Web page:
Always, as a recent statement by Senators of the Jersey Parliament will testify.
The hon. Member for Christchurch (Mr. Chope) asked whether the clause sits comfortably with European law. It does. It is common practice in member states closely to regulate the gambling industry. Like the hon. Gentleman, I cannot claim to have personal knowledge of the industry, but member states take different views on allowing gambling. The European Court of Justice decision on the Schindler case found that the United Kingdom was entitled to limit the distribution of material concerning the lottery. The Schindler ruling therefore supports the provision, which protects UK business from unfair competition and the UK betting customer from unwittingly betting with unregulated offshore bookmakers and brokers.
I cannot be drawn into offering hypothetical situations concerning what might happen if another country were to take a particular route on targeting. Although the provision on protection in advertising has hardly ever been used, it is necessary and is there in case we need to use it. As I said in my previous answer, it is to protect the UK betting industry from unfair competition and punters from unwittingly betting with unregulated bookies or brokers.
Of course, it is not always necessary to go as far as prosecution. When companies have breached the law in the past, what is politely called ''education and advice'' from customs officers has generally been sufficient to rectify the situation, and that approach will continue.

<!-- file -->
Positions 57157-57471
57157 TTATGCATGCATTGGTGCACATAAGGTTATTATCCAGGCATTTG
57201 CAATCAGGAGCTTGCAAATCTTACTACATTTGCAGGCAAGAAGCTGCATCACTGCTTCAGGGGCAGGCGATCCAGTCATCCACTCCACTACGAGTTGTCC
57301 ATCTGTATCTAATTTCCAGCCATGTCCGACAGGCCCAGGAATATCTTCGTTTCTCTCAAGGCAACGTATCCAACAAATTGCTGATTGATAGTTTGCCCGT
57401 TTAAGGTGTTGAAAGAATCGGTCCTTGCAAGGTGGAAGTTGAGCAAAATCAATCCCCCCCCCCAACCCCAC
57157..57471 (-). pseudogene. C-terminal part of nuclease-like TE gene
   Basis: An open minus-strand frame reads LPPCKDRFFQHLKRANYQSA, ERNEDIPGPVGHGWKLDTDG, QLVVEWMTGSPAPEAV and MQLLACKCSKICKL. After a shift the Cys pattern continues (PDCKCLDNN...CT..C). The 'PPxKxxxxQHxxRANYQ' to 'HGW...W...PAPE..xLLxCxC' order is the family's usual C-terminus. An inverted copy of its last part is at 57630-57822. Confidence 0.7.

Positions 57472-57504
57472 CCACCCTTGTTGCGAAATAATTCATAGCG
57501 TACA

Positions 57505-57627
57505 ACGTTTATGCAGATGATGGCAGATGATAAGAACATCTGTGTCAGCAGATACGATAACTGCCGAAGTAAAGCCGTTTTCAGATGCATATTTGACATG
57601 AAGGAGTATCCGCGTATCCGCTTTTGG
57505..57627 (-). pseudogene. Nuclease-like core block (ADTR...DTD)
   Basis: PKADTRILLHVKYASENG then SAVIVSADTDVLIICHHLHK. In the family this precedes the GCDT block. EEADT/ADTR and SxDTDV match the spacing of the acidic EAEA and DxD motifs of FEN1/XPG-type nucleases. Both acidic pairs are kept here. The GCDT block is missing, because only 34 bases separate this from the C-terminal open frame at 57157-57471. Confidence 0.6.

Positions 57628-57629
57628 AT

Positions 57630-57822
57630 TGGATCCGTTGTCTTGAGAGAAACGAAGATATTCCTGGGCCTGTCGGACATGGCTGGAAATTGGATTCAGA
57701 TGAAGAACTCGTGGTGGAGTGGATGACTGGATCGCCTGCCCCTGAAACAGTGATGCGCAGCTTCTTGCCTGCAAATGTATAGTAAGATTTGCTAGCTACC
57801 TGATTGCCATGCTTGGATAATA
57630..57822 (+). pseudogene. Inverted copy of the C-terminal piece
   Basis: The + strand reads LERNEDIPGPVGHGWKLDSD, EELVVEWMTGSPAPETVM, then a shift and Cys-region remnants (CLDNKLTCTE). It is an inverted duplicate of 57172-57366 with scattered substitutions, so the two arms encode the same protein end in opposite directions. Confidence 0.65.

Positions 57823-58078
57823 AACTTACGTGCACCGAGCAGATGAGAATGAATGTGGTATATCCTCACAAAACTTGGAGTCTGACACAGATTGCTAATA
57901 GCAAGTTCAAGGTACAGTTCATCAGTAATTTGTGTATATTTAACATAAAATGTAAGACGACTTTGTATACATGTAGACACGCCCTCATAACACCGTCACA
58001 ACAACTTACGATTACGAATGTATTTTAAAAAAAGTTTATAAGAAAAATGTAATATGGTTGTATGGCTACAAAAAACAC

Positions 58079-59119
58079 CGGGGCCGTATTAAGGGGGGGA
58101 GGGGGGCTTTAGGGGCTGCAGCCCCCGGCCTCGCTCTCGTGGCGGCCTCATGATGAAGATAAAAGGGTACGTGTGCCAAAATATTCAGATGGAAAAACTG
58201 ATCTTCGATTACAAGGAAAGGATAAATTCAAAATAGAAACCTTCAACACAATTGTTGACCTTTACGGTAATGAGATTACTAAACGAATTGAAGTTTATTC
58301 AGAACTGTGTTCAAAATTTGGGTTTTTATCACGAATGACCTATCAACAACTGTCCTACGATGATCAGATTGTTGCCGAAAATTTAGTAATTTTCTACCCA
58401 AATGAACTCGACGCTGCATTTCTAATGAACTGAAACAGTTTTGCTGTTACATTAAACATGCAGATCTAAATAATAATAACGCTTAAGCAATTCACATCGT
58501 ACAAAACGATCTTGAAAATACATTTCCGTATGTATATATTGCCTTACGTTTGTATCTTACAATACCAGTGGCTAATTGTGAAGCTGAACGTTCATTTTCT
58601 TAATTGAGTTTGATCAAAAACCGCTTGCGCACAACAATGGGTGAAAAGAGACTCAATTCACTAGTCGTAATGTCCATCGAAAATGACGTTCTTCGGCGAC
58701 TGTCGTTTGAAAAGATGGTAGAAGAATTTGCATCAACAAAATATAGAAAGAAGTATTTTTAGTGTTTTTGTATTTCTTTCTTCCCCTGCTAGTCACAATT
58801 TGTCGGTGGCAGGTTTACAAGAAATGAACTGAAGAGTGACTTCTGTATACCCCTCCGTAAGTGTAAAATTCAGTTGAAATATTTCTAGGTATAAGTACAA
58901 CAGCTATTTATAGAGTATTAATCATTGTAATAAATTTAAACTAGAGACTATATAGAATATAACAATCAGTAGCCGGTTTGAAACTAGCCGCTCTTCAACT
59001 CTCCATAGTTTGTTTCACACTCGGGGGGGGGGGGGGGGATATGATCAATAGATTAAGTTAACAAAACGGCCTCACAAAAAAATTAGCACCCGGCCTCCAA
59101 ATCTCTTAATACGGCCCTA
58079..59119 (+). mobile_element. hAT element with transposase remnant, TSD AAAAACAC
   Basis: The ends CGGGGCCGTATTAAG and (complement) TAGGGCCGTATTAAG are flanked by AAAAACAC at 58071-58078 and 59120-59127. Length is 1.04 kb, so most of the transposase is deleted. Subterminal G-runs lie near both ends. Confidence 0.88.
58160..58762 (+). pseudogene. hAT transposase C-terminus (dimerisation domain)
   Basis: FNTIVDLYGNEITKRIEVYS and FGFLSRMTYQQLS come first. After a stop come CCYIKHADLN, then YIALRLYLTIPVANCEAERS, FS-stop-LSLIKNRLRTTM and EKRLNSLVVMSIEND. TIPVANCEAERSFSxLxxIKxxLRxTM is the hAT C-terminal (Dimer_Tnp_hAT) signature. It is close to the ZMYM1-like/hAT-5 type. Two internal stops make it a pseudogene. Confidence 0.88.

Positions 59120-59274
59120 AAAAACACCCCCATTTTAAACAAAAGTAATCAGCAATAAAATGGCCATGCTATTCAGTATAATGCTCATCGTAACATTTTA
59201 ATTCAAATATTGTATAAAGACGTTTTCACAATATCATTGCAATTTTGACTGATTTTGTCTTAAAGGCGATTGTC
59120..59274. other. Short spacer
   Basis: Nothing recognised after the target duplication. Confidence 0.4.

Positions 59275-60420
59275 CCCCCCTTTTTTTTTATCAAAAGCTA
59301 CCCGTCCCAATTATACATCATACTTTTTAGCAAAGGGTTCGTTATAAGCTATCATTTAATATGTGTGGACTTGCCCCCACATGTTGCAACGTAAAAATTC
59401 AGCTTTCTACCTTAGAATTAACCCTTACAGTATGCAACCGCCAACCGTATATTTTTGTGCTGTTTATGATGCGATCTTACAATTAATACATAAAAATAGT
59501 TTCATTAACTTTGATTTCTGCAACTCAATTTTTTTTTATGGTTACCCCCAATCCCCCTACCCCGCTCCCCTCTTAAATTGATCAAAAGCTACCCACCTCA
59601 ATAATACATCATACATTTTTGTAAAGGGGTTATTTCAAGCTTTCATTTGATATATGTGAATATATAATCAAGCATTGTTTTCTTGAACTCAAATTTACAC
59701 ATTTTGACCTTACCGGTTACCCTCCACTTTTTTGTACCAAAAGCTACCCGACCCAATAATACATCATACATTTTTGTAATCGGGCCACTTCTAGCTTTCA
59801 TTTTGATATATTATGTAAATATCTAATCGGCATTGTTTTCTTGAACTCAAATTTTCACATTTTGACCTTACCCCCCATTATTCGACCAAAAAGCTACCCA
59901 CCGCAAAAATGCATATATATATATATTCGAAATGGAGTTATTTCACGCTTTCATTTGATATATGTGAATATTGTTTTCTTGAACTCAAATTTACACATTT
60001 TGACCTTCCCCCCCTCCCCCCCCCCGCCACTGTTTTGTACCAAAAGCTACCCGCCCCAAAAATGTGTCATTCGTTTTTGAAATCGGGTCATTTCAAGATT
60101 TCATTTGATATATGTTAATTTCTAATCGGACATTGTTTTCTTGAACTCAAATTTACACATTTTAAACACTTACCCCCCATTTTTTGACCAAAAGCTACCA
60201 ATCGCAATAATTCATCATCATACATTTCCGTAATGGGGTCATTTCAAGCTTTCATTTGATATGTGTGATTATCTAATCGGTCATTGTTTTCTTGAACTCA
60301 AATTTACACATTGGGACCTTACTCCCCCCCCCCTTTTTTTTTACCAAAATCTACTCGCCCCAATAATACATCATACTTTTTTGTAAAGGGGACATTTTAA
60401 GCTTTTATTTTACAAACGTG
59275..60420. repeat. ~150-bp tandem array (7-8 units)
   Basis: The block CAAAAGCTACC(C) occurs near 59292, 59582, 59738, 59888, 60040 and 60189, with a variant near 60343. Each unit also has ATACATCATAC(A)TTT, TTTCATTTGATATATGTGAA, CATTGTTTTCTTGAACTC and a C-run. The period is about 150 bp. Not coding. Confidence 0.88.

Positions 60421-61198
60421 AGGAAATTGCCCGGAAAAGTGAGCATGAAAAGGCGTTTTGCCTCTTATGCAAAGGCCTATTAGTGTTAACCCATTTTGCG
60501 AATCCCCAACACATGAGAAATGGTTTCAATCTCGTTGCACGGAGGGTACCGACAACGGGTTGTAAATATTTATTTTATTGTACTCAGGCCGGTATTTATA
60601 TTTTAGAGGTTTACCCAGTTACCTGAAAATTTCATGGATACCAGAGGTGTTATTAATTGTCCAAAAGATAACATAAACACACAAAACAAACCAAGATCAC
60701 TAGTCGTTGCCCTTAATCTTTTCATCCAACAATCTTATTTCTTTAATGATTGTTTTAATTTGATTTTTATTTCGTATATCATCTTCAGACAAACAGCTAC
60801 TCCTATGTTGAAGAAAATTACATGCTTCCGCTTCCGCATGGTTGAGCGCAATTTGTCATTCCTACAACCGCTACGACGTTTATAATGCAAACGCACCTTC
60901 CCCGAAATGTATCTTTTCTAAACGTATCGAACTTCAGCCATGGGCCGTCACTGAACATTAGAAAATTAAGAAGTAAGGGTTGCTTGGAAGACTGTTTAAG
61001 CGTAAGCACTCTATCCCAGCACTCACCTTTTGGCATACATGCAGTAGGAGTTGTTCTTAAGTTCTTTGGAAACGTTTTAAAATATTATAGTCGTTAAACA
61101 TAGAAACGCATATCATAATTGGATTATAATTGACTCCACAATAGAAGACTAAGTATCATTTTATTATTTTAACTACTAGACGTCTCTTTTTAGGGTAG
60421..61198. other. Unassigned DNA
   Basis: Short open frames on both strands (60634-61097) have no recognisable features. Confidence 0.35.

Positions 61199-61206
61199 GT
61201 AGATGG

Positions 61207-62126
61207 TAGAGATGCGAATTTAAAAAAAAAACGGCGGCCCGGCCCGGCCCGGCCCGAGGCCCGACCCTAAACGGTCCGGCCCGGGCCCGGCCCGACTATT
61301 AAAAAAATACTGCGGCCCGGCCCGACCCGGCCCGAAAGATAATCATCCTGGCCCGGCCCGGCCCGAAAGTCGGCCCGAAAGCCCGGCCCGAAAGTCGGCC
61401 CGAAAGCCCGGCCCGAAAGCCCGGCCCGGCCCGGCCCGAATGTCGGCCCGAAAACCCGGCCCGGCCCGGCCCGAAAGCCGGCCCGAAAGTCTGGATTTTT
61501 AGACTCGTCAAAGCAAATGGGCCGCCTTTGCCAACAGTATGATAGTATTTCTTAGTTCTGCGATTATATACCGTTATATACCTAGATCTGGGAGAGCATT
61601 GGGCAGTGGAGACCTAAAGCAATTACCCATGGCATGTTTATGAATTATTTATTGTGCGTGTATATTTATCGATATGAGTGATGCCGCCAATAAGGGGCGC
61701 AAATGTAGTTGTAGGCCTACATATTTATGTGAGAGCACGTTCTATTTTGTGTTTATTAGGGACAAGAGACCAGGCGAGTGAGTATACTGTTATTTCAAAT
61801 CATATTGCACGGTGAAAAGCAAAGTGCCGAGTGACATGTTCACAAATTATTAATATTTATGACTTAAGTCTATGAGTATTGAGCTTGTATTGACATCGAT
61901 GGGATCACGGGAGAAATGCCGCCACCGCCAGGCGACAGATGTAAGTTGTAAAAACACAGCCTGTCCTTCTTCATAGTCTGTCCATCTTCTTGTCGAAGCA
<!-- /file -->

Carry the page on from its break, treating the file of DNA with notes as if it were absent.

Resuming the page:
The hon. Member for Mid-Worcestershire (Mr. Luff) asked about the Channel Islands. I must be honest with him and state that we have not considered that dimension in terms of specific targeting. Although I would rather answer him on the record, I must say that I need to investigate further. I will send him a note that I will circulate to all members of the Committee. Should he wish to return to that question, I should be delighted to settle it with him. I do not believe that there is an issue there, but I should prefer to double-check and ensure that every member of the Committee is aware of the answer.
The provision is fully square with UK and European law. On anti-avoidance, the provision is there to protect and underline, and has never had to be enforced because we have used the persuasive powers of our customs officers.